Navy SEAL Badass Receives Medal of Honor For Incredible Hand-To-Hand Combat Bravery During A Hostage Rescue


Navy SEAL Edward C. Byers Jr is the very definition of a hero. He isn’t a celebrity, but he certainly deserves to be. This morning he became the sixth member of the Navy SEALs to receive the Medal of Honor for his courage and action during a daring hostage rescue in Afghanistan’s Laghman Province.

Byers became a SEAL in 2003. In December 2012, he helped rescue an American medical doctor being held hostage by Taliban insurgents. Byers was the second person to enter a room full of armed Taliban during the rescue of Dr. Dilip Joseph. Another member on his team, US Navy Petty Officer 1st Class Nicolas Checque, died in the mission after succumbing to heavy enemy AK-47 fire

Byers went full badass beast mode in combat, successfully engaging and eliminating multiple enemy combatants via hand-to-hand combat. He eliminated one enemy with one hand while focusing his night vision goggles, then later pinned another enemy up his throat.

Chuck Norris literally has nothing on Edward C. Byers, American hero.

Here is the Navy’s official account of Chief Special Warfare Operator Edward C. Byers Jr.’s bravery:

Dr. Dilip Joseph is an American citizen, who was abducted with his driver and Afghan interpreter on 5 December 2012. Intelligence reports indicated that Dr. Joseph might be transported to another location as early as 9 December 2012. Dr. Joseph was being held in a small, single-room building.

The target compound was located in a remote area beside a mountain in the Qarghah’i District of Laghman Province, Afghanistan. Chief Byers was part of the rescue team that planned to make entry into the room of guards where the hostage was believed to be located. Success of the rescue operation relied upon surprise, speed, and aggressive action. Trading personal security for speed of action was inherent to the success of this rescue mission. Each assaulter in the rescue force volunteered for this operation with full appreciation for the risks they were to undertake.

With the approval of the Commander of all International Security Assistance Forces in Afghanistan, the rescue force launched from its forward operating base. The infiltration was an exhaustive patrol across unimproved trails and mountainous terrain. After nearly four hours of patrolling, the rescue force was positioned to make its assault on the target compound.

As the patrol closed to within 25 meters of the target building, a guard became aware of the rescue force. The forward-most assaulter shot at the guard and ran towards the door to make entry as the guard disappeared inside. Chief Byers was the second assaulter in a sprint towards the door. Six layers of blankets securely fastened to the ceiling and walls served as the Afghan door. While Chief Byers tried to rip down the blankets, the first assaulter pushed his way through the doorway and was immediately shot by enemy AK-47 fire. Chief Byers, fully aware of the hostile threat inside the room, boldly entered and immediately engaged a guard pointing an AK-47 towards him. As he was engaging that guard, another adult male darted towards the corner of the room. Chief Byers could not distinguish if the person may have been the hostage scrambling away or a guard attempting to arm himself with an AK-47 that lay in the corner. Chief Byers tackled the unknown male and seized control of him. While in hand-to-hand combat, Chief Byers maintained control of the unknown male with one hand, while adjusting the focus of his night vision goggles (NVGs) with his other. Once his NVGs were focused, he recognized that the male was not the hostage and engaged the struggling armed guard.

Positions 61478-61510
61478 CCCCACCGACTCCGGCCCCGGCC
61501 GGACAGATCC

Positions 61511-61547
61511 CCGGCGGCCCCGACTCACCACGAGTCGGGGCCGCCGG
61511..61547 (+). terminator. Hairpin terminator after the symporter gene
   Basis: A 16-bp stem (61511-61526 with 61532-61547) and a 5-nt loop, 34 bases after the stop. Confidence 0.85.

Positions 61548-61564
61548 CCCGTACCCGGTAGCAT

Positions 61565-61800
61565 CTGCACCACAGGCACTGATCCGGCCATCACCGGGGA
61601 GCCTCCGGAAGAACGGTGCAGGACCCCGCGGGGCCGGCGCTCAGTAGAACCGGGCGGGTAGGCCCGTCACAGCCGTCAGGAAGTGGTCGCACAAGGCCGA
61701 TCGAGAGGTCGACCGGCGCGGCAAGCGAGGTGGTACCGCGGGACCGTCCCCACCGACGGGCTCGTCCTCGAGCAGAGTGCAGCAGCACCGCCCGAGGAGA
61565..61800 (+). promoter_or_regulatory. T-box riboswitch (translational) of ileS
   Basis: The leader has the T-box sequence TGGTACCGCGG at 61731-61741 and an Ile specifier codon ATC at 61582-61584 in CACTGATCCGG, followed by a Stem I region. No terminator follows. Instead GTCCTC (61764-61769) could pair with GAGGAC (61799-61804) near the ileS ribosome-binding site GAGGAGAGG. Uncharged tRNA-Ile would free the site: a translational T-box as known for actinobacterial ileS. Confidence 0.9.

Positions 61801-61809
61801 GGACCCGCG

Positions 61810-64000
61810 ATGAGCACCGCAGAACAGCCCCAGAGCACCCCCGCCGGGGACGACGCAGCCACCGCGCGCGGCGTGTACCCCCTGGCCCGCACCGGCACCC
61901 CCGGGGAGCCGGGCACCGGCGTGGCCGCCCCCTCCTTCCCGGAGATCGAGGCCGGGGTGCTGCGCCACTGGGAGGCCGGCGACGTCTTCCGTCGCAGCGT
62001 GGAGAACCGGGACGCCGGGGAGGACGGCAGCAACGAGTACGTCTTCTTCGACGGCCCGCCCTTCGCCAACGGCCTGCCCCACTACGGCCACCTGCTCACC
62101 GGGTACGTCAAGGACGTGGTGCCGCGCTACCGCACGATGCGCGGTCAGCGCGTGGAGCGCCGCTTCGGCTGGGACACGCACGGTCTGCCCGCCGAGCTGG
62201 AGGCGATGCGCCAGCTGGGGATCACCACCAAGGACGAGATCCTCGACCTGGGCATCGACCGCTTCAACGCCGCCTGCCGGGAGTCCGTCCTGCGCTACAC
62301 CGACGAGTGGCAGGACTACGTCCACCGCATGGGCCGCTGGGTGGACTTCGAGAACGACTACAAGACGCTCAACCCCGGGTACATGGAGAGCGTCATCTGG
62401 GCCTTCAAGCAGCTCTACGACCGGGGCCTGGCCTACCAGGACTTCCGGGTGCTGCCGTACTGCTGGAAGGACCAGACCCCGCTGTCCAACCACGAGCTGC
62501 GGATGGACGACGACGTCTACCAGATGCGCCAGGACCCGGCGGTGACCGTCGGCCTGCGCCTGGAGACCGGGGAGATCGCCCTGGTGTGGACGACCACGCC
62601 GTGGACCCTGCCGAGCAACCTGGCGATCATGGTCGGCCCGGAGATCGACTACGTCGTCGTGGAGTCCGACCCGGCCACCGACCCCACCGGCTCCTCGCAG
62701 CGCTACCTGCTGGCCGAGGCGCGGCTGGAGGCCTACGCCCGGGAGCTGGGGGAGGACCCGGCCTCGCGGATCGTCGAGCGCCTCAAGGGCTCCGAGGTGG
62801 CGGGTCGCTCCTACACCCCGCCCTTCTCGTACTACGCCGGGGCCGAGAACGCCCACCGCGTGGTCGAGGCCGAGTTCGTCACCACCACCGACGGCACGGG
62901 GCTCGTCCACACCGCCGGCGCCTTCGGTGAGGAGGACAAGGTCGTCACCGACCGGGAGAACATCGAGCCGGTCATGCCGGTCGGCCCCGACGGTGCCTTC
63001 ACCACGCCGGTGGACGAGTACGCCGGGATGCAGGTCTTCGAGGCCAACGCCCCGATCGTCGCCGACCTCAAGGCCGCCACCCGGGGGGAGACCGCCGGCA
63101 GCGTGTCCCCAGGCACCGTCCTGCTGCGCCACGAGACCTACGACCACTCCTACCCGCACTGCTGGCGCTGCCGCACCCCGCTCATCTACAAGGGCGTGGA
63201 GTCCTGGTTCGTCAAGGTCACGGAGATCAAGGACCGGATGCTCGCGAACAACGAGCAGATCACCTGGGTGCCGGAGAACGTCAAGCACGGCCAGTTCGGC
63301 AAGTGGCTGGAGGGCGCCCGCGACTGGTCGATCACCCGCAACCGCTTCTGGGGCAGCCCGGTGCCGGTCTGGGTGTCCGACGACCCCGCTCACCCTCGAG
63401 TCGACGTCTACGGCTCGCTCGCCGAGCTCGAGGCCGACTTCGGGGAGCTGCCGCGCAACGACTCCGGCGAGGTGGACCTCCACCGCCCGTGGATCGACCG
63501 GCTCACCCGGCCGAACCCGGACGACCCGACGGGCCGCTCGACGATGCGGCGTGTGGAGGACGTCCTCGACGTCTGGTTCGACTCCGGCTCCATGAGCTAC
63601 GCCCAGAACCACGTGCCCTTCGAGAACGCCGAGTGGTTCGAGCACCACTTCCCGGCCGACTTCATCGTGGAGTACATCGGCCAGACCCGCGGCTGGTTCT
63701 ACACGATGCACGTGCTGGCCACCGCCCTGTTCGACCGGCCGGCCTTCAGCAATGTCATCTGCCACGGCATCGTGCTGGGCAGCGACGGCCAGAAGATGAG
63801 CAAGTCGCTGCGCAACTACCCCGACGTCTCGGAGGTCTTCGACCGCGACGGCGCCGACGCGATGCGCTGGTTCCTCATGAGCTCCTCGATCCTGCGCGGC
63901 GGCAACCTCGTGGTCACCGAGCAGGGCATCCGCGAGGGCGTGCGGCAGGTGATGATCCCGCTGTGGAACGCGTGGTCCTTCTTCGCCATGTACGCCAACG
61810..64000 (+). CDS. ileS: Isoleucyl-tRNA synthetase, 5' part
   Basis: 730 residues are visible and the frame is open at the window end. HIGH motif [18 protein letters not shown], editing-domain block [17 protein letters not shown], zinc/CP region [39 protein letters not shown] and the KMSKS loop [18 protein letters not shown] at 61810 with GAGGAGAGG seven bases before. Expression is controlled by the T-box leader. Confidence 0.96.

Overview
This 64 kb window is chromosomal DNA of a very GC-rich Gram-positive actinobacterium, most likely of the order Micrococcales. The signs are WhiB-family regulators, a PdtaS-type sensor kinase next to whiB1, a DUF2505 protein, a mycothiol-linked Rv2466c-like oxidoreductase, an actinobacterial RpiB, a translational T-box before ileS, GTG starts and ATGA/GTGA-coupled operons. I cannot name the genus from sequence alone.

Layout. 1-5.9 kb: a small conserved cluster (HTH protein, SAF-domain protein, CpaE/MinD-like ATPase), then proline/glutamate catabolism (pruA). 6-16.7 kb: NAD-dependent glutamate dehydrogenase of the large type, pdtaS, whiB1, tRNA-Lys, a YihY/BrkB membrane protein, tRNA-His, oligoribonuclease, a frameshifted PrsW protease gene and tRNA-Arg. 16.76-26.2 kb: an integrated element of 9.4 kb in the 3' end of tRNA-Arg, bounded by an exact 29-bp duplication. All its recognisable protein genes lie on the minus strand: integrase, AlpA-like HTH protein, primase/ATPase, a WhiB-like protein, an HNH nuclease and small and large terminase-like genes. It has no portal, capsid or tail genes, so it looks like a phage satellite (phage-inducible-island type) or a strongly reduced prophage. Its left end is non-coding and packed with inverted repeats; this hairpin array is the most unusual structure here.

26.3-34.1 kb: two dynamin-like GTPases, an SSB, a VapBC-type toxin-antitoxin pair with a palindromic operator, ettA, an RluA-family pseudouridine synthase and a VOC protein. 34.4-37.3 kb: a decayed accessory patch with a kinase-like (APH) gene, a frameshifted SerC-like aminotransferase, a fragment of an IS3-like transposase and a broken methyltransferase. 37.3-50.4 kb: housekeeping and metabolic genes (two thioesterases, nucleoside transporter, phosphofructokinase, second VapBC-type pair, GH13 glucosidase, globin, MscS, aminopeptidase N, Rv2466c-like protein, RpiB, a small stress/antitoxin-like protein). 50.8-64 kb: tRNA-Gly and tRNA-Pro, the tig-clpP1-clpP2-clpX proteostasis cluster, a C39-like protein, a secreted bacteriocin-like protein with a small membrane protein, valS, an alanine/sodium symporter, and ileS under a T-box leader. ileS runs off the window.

By now other team members had entered the room and were calling to Dr. Joseph to identify himself. Chief Byers heard an unknown voice speak English from his right side. He immediately leaped across the room and selflessly flung his body on top of the American hostage, shielding him from the continued rounds being fired across the room. Almost simultaneously, Chief Byers identified an additional enemy fighter directly behind Dr. Joseph. While covering the hostage with his body, Chief Byers was able to pin the enemy combatant to the wall with his hand around the enemy’s throat. Unable to fire any effective rounds into the enemy, Chief Byers was able to restrain the combatant enough to enable his teammate to fire precision shots, eliminating the final threat within the room.

Chief Byers quickly talked to Dr. Joseph, confirming that he was able to move. He and his Team Leader stood Dr. Joseph up, calmed him, and let him know he was safe with American Forces. Once Dr. Joseph was moved to the helicopter-landing zone, Chief Byers, a certified paramedic and 18D medic, assisted with the rendering of medical aid to the urgent surgical assaulter. Chief Byers and others performed CPR during the 40-minute flight to Bagram Airfield where his teammate was declared deceased.

Chief Petty Officer Byers displayed superior gallantry, extraordinary heroism at grave personal risk, dedication to his teammates, and calm tactical leadership while liberating Dr. Dilip Joseph from captivity. He is unquestionably deserving of the Medal of Honor.

Byers is the 11th living service member to be awarded the Medal of Honor for heroism during combat in Afghanistan. He told the Navy Times that the medal is really for all SEALs:

“I’m going to be a representative for the Navy and the Naval Special Warfare community and there’s a weight that that carries with,” Byers said in the video. “And that weight is the sacrifices that everybody has made within this community, guys like Nic Cheq and all my other brothers who have fallen. It’s an affirmation, once again, of the job that we do.”

Respect. Pour one out for Nic Cheq tonight, Bros.

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